To Restore Burnt Steel
The best thing to do with steel which has been overheated is to throw it in the scraps. However, if a piece which cannot be replaced without loss has been burnt, it may be improved by the following method: Heat to a low red heat, and cool off in water with a light solution of salt in it. Repeat this a half dozen times, and, if it can be hammered lightly, so much the better.
Cast Iron Bob Shoes
In fitting cast-iron bob shoes to the runners, it is the custom to whittle down the runner to fit the shoe, while the shoe should be fitted to the runner. For years, I imagined that it was impossible to heat and bend the shoe without breaking it, but, after some experiments, I finally succeeded in bending the shoe so as to fit the runner. Here, as in many other instances, the trick lies in the heat. Heat the shoe to a low red heat, and in heating go slowly, and keep turning the shoe in the fire for the corners of the shoe may melt before the center is hot. When red, put in the vise or in a bending device made for such a purpose. Bend or straighten the shoe to fit the runner. The heat should be a low red heat.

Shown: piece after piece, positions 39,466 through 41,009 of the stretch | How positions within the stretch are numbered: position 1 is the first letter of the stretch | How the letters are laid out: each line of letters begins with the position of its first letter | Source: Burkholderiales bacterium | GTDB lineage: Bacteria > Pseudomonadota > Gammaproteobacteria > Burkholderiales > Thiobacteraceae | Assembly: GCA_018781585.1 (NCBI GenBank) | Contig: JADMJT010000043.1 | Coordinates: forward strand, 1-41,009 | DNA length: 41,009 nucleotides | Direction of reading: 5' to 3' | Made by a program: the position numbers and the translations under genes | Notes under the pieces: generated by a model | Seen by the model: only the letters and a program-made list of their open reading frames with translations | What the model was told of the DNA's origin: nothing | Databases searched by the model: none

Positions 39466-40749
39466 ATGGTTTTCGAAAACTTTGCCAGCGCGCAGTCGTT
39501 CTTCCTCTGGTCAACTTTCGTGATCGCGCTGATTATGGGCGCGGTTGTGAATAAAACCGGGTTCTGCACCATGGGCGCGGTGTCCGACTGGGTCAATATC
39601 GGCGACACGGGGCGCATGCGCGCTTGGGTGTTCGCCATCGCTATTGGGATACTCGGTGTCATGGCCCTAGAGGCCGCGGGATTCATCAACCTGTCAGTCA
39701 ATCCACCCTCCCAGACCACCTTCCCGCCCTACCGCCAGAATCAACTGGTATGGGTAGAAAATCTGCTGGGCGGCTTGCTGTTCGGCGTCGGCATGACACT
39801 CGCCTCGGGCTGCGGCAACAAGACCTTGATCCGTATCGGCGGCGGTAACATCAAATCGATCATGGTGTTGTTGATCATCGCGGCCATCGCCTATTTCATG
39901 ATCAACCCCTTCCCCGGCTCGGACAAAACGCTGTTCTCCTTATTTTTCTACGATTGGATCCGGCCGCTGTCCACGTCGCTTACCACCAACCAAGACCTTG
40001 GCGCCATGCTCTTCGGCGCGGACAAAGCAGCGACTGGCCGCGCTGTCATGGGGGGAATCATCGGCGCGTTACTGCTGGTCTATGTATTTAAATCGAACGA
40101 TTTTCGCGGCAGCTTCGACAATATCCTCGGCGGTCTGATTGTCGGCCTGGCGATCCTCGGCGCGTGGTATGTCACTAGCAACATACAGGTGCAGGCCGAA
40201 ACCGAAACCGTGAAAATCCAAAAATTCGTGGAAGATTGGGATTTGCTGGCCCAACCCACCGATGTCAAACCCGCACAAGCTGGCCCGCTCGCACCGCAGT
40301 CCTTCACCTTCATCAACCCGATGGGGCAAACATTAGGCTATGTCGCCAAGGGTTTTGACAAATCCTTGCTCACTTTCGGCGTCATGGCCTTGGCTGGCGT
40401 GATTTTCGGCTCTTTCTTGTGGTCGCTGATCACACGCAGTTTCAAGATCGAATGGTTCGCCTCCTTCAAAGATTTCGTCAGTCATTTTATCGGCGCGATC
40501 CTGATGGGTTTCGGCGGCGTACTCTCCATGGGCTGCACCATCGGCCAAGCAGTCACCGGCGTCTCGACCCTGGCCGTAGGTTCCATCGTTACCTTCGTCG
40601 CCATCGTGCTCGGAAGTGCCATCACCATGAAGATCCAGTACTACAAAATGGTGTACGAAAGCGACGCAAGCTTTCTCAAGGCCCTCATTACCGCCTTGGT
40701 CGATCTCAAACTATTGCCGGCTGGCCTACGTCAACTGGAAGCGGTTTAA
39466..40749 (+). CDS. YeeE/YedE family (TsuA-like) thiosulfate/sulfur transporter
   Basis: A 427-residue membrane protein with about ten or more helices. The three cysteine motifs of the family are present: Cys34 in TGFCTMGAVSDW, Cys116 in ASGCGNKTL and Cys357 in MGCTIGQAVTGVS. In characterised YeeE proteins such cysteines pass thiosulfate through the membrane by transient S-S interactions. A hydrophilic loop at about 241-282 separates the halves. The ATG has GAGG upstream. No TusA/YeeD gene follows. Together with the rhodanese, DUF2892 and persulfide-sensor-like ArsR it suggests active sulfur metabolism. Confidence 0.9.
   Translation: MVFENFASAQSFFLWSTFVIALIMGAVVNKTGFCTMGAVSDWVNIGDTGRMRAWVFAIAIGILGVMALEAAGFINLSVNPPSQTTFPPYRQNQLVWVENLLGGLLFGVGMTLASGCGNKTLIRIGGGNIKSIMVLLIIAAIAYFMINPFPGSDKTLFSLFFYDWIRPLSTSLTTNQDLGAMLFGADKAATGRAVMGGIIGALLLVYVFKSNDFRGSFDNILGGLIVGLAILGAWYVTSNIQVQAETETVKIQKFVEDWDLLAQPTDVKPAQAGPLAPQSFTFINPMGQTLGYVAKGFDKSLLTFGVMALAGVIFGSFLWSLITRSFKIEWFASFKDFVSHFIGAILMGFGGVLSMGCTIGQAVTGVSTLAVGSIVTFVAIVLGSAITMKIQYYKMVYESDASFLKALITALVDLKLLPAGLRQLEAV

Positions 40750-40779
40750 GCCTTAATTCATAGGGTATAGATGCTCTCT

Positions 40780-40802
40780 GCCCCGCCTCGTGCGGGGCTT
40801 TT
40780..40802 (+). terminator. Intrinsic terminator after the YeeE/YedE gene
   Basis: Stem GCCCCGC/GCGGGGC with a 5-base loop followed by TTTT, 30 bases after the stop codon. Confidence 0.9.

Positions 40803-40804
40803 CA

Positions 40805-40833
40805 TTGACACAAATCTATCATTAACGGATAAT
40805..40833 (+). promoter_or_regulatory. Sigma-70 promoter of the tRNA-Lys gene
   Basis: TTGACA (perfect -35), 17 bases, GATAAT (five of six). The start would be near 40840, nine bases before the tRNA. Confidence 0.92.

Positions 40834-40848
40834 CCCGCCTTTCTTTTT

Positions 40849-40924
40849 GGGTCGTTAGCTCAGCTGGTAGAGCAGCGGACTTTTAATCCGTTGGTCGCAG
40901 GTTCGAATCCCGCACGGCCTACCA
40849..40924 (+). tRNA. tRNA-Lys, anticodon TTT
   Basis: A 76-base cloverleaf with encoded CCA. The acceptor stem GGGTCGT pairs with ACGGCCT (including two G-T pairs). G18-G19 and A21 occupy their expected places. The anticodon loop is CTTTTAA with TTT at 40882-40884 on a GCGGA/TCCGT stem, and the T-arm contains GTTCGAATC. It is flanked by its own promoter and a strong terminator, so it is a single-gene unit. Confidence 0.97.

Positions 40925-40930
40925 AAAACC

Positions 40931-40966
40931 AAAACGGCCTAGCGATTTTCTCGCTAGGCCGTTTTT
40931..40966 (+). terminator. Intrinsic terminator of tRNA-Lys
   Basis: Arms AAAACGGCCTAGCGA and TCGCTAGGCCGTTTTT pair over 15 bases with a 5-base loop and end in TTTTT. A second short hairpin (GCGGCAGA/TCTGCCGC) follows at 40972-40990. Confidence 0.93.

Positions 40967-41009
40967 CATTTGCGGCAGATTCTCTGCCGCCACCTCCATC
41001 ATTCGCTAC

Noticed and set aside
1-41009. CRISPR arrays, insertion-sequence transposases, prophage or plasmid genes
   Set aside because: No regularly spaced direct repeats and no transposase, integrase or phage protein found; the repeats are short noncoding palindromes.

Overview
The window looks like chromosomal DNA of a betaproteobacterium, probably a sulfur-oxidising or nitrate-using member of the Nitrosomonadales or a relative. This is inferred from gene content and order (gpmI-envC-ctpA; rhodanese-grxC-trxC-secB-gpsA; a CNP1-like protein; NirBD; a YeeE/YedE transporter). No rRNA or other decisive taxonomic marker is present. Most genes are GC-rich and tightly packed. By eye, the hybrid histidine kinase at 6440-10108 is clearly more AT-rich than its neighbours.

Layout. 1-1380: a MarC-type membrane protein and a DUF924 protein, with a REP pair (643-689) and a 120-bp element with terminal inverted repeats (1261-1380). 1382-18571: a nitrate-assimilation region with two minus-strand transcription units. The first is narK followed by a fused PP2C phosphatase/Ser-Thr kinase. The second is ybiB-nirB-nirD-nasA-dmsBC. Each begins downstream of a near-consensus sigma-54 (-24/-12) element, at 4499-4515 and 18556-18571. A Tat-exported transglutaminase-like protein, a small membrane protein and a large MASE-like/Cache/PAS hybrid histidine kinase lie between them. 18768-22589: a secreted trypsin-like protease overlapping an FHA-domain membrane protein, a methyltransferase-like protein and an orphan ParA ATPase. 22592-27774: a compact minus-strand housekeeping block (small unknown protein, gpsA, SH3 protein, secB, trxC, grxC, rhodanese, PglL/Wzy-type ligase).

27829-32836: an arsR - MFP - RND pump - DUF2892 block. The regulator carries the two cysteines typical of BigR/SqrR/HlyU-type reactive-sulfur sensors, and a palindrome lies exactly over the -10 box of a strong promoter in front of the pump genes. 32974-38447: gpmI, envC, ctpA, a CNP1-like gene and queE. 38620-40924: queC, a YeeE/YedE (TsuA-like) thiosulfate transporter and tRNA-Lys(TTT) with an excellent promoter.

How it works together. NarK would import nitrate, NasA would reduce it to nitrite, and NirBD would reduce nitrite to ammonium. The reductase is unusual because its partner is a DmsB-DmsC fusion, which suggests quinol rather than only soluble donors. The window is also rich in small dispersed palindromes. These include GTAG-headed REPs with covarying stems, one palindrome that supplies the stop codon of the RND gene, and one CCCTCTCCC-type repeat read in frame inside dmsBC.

Mending Circular Saws
I circular saw will often crack because the bottom of the teeth are filed with a sharp cornered file. The file should be round edged, or the saw gummed over a saw gummer. Where there is a crack in the saw, find the end of the crack, the drill a small hole, and put in a rivet; this will prevent the crack from going any further. It will also be well to drill another hole close to the edge of the saw, and then put in another rivet. The rivet will hold the edges together, and prevent the working apart of the edges, which will further break the saw. Of course, the holes should be countersunk on both sides, to give room for a head on the rivet.
When a band saw breaks, first file the joints together, so that one end will lap over the other, one or two teeth, according to the length or size of them. Then place the band saw in a vise, so that it will be held straight. Now place silver and copper over the joint, and on top of same a little fine borax. Then heat a pair of tongs, with the jaws one inch square iron, red hot, and take hold over the joint. When melted, let go with these heavy tongs, and the same moment take hold with a pair of small tongs, which are not hot, over the joint, to close them together in cooling. If the ends of the saw are held rigid, one end should be loosened the same moment one takes hold with the small tongs, for else the saw will shrink in cooling, and pull loose in the joins.